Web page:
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Integrating MySQL and Hadoop – or – A different approach on using CSV files in MySQL

We use both MySQL and Hadoop a lot. If you utilize each system to its strengths then this is a powerful combination. One problem we are constantly facing is to make data extracted from our Hadoop cluster available in MySQL.

The problem

Look at this simple example: Let’s say we have a table customer:

CREATE TABLE customer {
 
    id UNSIGNED INT NOT NULL,
    firstname VARCHAR(100) NOT NULL,
    lastname VARCHAR(100) NOT NULL,
    city VARCHAR(100) NOT NULL,
 
    PRIMARY KEY(id)
}

In addition to that we store orders customers made in Hadoop. An order includes: customerId, date, itemId, price. Note that these structures serve as a very simplified example.

Let’s say we want to find the first 50 customers, that placed at least one order sorted by firstname ascending. If both tables were in MySQL we could use a single SQL statement like:

SELECT DISTINCT c.id, c.firstname FROM customer c JOIN ORDER o ON c.id = o.customerId ORDER BY c.firstname ASC LIMIT 50

Having the orders in Hadoop we have basically two options:

  1. We write a Map-Reduce job that reads all customers from MySQL and joins them with the orders stored in Hadoop’s HDFS. The output is sorted by firstname ascending. From the result we use only the first 50 entries.
  2. We write a Map-Reduce job to extract all distinct customerIds, write them to a table in MySQL and use a SELECT with a JOIN.

In most cases option 2 will be the better choice if we have a non-trivial number of rows in our customer table. And that’s for three reasons:

  1. MySQL is not optimized for streaming rows. As our Map-Reduce job would always have to read the whole table, we would stream a lot.
  2. You cannot easily write something like a LIMIT clause in Map-Reduce. Even if you could, you’d likely have to read through all customer entries anyway. So the amount of data processed by the Map-Reduce job is significant higher if you use aproach 1.
  3. If you just started to move to Hadoop, most of the data structures like categories, product information etc. are still kept in MySQL and most of the business logic relies on SQL. In most application you would not move all your data to Hadoop anyway. So storing Hadoop’s result in MySQL simply integrates better with your existing application.

So, storing Map-Reduce results in MySQL seems to be the better option most of the time. But you still have to write all customerIds extracted by the Map-Reduce job into a table. And that is a performance killer. Even if you use HEAP tables it puts a lot of pressure on MySQL. Other options like CSV storage engine are not feasible since they do not provide any keys. And joining without a key is never a good idea.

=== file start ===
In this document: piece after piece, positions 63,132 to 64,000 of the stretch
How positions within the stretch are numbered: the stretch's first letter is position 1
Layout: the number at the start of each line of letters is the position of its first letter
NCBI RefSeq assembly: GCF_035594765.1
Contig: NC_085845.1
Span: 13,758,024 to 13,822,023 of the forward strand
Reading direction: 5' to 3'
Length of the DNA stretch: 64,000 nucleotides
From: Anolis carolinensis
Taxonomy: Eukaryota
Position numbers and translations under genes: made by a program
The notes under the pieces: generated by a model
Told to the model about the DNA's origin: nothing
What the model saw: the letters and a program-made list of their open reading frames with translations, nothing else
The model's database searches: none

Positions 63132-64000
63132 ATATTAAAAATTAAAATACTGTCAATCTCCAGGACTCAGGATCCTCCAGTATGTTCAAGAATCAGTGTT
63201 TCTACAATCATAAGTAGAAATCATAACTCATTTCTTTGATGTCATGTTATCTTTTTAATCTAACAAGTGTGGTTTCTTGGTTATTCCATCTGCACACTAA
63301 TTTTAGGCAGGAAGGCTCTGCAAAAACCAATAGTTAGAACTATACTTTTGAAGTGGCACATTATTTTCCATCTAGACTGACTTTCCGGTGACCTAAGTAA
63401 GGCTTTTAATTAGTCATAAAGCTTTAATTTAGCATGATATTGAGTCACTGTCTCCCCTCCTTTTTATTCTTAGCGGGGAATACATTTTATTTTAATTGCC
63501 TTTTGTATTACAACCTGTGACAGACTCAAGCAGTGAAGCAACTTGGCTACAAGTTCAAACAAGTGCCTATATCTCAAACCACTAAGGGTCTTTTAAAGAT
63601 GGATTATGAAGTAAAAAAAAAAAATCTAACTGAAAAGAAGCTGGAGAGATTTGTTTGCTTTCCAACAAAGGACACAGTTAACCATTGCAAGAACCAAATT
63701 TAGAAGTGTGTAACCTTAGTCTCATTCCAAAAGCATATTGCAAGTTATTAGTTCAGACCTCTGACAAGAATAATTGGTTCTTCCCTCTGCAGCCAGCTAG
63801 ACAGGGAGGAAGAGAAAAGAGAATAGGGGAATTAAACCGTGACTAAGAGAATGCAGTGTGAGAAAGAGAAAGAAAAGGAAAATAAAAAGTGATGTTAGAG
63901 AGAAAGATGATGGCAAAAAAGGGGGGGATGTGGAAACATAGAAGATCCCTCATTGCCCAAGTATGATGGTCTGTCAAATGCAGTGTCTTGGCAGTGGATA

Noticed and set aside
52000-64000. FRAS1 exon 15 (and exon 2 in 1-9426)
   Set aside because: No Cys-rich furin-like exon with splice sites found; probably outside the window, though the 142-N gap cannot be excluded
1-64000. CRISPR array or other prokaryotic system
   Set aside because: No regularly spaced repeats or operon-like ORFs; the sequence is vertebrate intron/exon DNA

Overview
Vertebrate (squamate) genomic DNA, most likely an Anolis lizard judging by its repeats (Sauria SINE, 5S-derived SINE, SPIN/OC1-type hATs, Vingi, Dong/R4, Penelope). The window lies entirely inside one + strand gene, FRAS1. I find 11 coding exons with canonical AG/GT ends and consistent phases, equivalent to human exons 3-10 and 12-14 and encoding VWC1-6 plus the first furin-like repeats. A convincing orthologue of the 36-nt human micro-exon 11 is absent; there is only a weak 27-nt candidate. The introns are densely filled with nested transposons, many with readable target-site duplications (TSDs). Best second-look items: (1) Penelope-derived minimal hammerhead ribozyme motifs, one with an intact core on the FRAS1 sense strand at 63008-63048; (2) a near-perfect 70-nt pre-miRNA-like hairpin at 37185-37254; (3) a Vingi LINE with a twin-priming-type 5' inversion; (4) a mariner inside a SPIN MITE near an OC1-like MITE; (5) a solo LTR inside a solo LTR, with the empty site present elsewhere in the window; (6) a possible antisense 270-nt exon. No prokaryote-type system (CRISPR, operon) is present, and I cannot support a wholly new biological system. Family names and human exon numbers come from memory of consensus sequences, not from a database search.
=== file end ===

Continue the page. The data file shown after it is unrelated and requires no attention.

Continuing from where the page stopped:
Introducing: MySQL UDF csv_find() and csv_get()

One of the big advantages of Map-Reduce is that it produces output sorted by whatever we want. So we could output sorted CSV files. And we could perform binary search on these sorted CSV files. Great!

I have written two MySQL User Defined Functions (UDF) that provide find and get functionality on sorted CSV files.

How to use it?

Taking our example from above we transfer the resulting CSV file from HDFS to the local filesystem of our MySQL server and write a query like this:

SELECT * FROM customer WHERE csv_find('/tmp/myHadoopResult.csv', customer.id) = 1 ORDER BY firstname ASC LIMIT 50

And this is a lot faster than inserting the Map-Reduce result into a table. It might even be faster than our original SELECT statement where we assumed both tables customer and order are in MySQL since we are not using a JOIN at all. More on performance later on.

How does it work?

On initialization of csv_find the CSV file will be loaded into memory using mmap. And since the first column of the CSV file is sorted in ascending order we can simply use binary search on each call to csv_find.

If you need to access other columns of a CSV use csv_get(<file expression>, <key expression>, <column expression>). Example:

SELECT customer.lastname, csv_get('purchases.csv', customer.id, 2) AS price FROM customer

assuming that column 2 contains the price of a product purchased.

Prerequisites

The following assumptions are made and must be met by your CSV files:

  • Column delimiter is ‘\t’ and row delimiter is ‘\n’. You can change this at compile time.
  • The first column must be sorted in UTF-8 binary ascending order. “binary” means that it has to be sorted by byte value and not by a specific collation. For example ‘ä’ (0xc3 0xb6) comes after ‘z’ (0x7a). In bash you would sort a file like this: